And tomorrow when this enhanced story starts to die down we can expect the original documents to drop. Now they will have extra credibility - I mean, somebody who is somebody tried to suppress them. Now the story shifts back to Biden family corruption, with evidence that is stronger than it would have been without the document interception. PLUS, the weaponization of the PATRIOT act will still be there.
The Oct. 7 attack on Hall County, in the northern part of the state, hit critical systems and interrupted phone services, the county said in a statement posted on its website. County spokeswoman Katie Crumley did not return multiple requests for comment from The Associated Press.
But according to a report in the Gainesville Times, the attack also disabled the county’s voter signature database. Crumley was also quoted in an online CNN story saying that the attack affected both the signature database and a voting precinct map.
Ransomware scrambles affected computer networks with encryption that can only be unlocked with keys provided once the victim has paid up. Deloitte analyst Srini Subramanian said ransoms local governments pay in such cases average about $400,000.
An update Thursday evening on the county website said “the voting process for citizens has not been impacted by the attack.” However, a county official quoted by the Times said signature verification was slowed because employees had to manually pull hard copies of voter registration cards in many cases.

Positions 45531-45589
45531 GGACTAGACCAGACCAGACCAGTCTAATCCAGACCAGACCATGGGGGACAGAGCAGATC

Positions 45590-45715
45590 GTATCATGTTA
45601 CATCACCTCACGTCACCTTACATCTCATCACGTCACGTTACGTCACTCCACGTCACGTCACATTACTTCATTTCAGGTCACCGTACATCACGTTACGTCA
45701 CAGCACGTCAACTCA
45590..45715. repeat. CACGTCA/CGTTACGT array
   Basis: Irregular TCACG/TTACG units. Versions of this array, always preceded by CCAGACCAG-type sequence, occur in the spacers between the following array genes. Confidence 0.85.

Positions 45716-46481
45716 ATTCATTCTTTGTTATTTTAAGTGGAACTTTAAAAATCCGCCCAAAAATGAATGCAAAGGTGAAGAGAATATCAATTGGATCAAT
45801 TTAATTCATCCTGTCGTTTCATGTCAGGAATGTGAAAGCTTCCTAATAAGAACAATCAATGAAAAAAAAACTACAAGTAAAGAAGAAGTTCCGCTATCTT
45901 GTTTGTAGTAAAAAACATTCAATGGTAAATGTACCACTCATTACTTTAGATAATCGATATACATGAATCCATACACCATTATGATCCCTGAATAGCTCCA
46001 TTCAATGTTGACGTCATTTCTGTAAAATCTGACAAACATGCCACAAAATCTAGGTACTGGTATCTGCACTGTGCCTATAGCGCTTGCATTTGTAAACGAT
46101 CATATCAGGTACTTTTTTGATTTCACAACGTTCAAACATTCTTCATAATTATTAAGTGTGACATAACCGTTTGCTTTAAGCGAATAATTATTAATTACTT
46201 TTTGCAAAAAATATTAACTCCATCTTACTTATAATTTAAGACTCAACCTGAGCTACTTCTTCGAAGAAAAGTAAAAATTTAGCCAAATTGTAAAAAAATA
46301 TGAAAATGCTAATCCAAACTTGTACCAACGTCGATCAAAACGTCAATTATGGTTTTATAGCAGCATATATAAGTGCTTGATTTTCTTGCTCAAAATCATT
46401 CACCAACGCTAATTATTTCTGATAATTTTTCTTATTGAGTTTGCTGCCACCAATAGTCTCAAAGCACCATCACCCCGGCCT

Paper backups for the win. There's a lesson here for electronic voting.
The Czar of Muscovy has a typically insightful analysis of last week's debate, and particularly of Joe's comment that he would kill the oil industry. Many people have pointed out that this will cost Biden Pennsylvania (at least), but the Czar says it goes much deeper and highlights why Joe is such a terrible candidate:
He announced that he would seek to end the oil industry. Trump wheeled around and asked him to repeat that. Biden did, and announced he would—as president—end America’s use of fossil fuels. Trump was handed gold, and he made sure Americans recognized this as big news, especially folks living in Texas, Pennsylvania, Ohio, and Oklahoma.
Biden had a definite look of panic on his face as Trump named those states. Even he realized he just gave Trump 83 electoral votes, mumbling something about “on public lands” and “subsidies,” but Trump drowned out his babbling by reminding voters in those states what Biden just announced. There would be no walking that back, even with the media’s certain (and ultimately proven) covering for him on Friday. It wassaid, and at this point, if polls in other states stay where they are, those 83 votes will put Trump over.
Bear in mind, this doesn’t affect just four states. Shutting down oil and fossil fuels in this country will put nearly one million Americans out of their current jobs, in the form of drilling, mining, trucking, piping, distribution, distillation, manufacture, plasticization, and more. The Depression here will crush world markets that depend on us. Did Biden mean for all this? Probably not, but he reassured America that Biden, after 47 years in government, has literally no understanding of how the economy works.